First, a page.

Arbiter of Cultural Traditions is a 401c3 non-profit arts organization founded in 2002 as a means to continue the work of the former Arbiter Recording Company by saving performances of musicians whose work embodies our classical music at its height. Our efforts are critical as the aging survivors of past  traditions are not long for this world and decaying media threatens to lose its sounds: our cultural heritage often hangs by a thread. Western classical musicians we have saved such as as Roman Totenberg, Mieczyslaw Horszowski and Ignace Tiegerman played at the highest musical level of their time, of any time. We spare no effort to locate such music-making wherever it survives.

World Arbiter seeks authentic traditional music from  cultures beyond Western European classical music. The late Teresa Sterne who created Nonesuch’s legendary Explorer series was our guiding light in the beginning. Sterne personally intervened to sharpen and define our methodology. Our vital examples document  traditions with scholarly texts to serve as a musical guide and reference work. Multimedia CD projects go beyond music with extensive PDF and video files when placed in a computer. Arbiter recently received a grant from the Mellon Foundation to restore and publish the entire known surviving recordings of Balinese music made in 1928. The resulting publication effected a repatriation of performances that had remained inaccessible since their release and subsequent destruction.

Many of our downloads contain bonus tracks, many of which were previously unpublished. All are available only as downloads; many CDs also have been completely remastered with new software provided to our studio through a grant. All discs and bonus tracks are listed below in the catalog. CD Orders within the United States are shipped gratis: foreign requests should email us for postage fees:

info /at/ arbiterrecords.org

Latest Arbiter Records Release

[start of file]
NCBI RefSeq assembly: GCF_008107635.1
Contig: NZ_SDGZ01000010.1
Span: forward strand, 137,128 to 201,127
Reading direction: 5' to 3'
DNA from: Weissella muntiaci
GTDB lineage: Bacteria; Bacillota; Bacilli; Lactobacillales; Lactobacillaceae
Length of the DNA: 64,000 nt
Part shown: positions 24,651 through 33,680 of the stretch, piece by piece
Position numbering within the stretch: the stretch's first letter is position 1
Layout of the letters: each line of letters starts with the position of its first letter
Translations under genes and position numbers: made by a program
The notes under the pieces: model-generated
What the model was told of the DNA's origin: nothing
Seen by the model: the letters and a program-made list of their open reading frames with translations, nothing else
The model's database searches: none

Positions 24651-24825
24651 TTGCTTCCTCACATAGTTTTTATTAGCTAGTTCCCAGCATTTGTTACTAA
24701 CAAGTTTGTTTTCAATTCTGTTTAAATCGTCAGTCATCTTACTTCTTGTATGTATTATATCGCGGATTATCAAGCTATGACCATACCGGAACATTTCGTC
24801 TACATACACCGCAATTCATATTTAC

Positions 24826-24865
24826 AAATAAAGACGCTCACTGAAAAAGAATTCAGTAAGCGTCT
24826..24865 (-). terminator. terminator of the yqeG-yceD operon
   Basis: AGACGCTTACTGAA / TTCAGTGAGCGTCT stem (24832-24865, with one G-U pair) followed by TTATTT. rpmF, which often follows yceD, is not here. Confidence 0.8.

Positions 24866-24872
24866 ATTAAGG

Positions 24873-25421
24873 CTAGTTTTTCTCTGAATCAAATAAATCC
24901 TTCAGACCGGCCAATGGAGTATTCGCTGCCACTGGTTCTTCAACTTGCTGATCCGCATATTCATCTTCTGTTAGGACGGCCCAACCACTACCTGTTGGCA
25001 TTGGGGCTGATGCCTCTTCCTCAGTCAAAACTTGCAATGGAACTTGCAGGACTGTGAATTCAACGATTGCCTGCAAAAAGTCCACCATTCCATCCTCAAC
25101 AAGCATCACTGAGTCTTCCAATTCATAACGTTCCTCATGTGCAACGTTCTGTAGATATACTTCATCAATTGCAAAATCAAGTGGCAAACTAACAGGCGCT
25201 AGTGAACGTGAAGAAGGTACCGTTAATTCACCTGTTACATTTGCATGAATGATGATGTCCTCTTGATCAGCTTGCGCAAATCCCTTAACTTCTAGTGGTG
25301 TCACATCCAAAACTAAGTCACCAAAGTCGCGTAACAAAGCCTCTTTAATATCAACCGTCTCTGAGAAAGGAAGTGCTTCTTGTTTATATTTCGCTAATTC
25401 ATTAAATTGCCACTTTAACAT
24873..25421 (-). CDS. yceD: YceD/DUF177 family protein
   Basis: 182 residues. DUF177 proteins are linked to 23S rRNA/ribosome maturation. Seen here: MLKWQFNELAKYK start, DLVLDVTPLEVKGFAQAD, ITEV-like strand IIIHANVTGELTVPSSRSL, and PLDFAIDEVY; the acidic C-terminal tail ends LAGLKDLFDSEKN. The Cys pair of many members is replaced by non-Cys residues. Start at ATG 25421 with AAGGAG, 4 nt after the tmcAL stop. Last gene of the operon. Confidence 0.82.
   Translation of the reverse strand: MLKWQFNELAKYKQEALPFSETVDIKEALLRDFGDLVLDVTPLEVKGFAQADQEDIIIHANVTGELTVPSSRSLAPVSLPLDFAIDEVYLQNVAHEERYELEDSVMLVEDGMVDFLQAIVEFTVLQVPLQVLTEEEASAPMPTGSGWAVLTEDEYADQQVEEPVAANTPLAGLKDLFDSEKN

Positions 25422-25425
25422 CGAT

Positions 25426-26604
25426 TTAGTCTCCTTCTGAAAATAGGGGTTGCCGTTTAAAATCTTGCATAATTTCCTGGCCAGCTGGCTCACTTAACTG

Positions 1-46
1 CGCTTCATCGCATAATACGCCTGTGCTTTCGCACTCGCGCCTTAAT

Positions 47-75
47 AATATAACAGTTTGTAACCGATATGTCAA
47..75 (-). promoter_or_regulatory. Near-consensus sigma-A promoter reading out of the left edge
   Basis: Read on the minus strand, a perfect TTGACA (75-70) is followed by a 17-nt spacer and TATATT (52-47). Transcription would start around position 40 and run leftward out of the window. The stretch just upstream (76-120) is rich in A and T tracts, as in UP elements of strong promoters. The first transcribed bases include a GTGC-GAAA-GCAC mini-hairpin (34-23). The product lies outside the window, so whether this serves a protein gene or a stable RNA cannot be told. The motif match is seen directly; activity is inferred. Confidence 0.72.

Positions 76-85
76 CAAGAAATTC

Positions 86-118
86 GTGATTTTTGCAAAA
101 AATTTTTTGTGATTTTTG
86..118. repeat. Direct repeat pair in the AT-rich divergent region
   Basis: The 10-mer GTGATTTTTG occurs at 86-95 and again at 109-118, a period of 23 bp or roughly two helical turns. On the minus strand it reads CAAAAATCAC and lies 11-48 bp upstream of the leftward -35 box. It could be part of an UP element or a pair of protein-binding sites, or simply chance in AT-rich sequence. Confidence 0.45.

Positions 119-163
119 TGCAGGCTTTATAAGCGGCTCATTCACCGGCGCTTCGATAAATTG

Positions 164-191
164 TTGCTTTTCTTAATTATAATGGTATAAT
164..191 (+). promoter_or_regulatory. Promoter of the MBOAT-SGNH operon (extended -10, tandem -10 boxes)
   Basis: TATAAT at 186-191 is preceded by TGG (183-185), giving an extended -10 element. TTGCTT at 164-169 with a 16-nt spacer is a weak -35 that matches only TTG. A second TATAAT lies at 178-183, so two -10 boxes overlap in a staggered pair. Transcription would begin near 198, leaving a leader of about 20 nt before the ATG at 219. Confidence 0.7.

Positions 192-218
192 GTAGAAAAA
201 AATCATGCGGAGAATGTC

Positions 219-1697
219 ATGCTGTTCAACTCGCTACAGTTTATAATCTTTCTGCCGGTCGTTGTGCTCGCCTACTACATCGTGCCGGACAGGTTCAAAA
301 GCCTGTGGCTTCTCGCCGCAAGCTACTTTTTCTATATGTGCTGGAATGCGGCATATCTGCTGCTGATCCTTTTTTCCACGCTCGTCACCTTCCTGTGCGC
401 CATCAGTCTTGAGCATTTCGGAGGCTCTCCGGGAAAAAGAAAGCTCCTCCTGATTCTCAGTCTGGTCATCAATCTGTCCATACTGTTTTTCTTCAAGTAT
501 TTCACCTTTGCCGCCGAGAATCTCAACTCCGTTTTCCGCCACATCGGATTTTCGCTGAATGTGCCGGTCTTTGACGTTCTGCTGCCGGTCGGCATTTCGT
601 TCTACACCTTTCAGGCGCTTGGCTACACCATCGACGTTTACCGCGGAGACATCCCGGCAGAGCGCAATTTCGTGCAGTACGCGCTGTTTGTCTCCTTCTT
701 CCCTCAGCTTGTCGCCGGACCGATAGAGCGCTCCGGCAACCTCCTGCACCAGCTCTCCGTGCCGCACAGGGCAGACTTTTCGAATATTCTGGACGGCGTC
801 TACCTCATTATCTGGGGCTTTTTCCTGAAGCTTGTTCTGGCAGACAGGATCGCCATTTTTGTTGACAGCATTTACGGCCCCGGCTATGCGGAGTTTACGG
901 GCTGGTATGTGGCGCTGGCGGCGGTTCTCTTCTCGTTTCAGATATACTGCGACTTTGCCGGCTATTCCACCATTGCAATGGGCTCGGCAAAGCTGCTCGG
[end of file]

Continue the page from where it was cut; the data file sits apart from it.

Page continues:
Debussy’s Traces

  • 2 cd set with many first publications. Arbiter has uncovered unknown performances by musicians who reached Debussy's inner life moreso than those accepted as his emblematic interpreters. Marius-François Gaillard played Debussy's piano music from memory, starting in 1920 when he was twenty, receiving praise from Mme. Debussy. Each work explores an enigma that reveals itself through its individuality. Horszowski heard the composer play and brings his experience into pieces that he performed for over eighty years. Marik played the composer during her entire life and had been close to Bartók, who often performed Debussy's music. Fourneau, a lost master, takes a late work to an unprecedented height. Our restorations of Debussy himself at the piano with Mary Garden capture 1904 sounds that have finally become audible. Gailliard's Debussy recordings include early works, Suite Bergamasque, Pour le Piano, Estampes, nine Préludes, and others. Marik plays two Préludes and En Blanc et Noir. Horszowski is heard in Children's Corner Suite and Fourneau in a late Étude. Most of the recordings are published for the first time and Gaillard's Debussy receives its first restoration from original shellac discs. An extensive 1910 interview is included in the notes and more material will be added to a Debussy section hosted on our website: www.arbiterrecords.org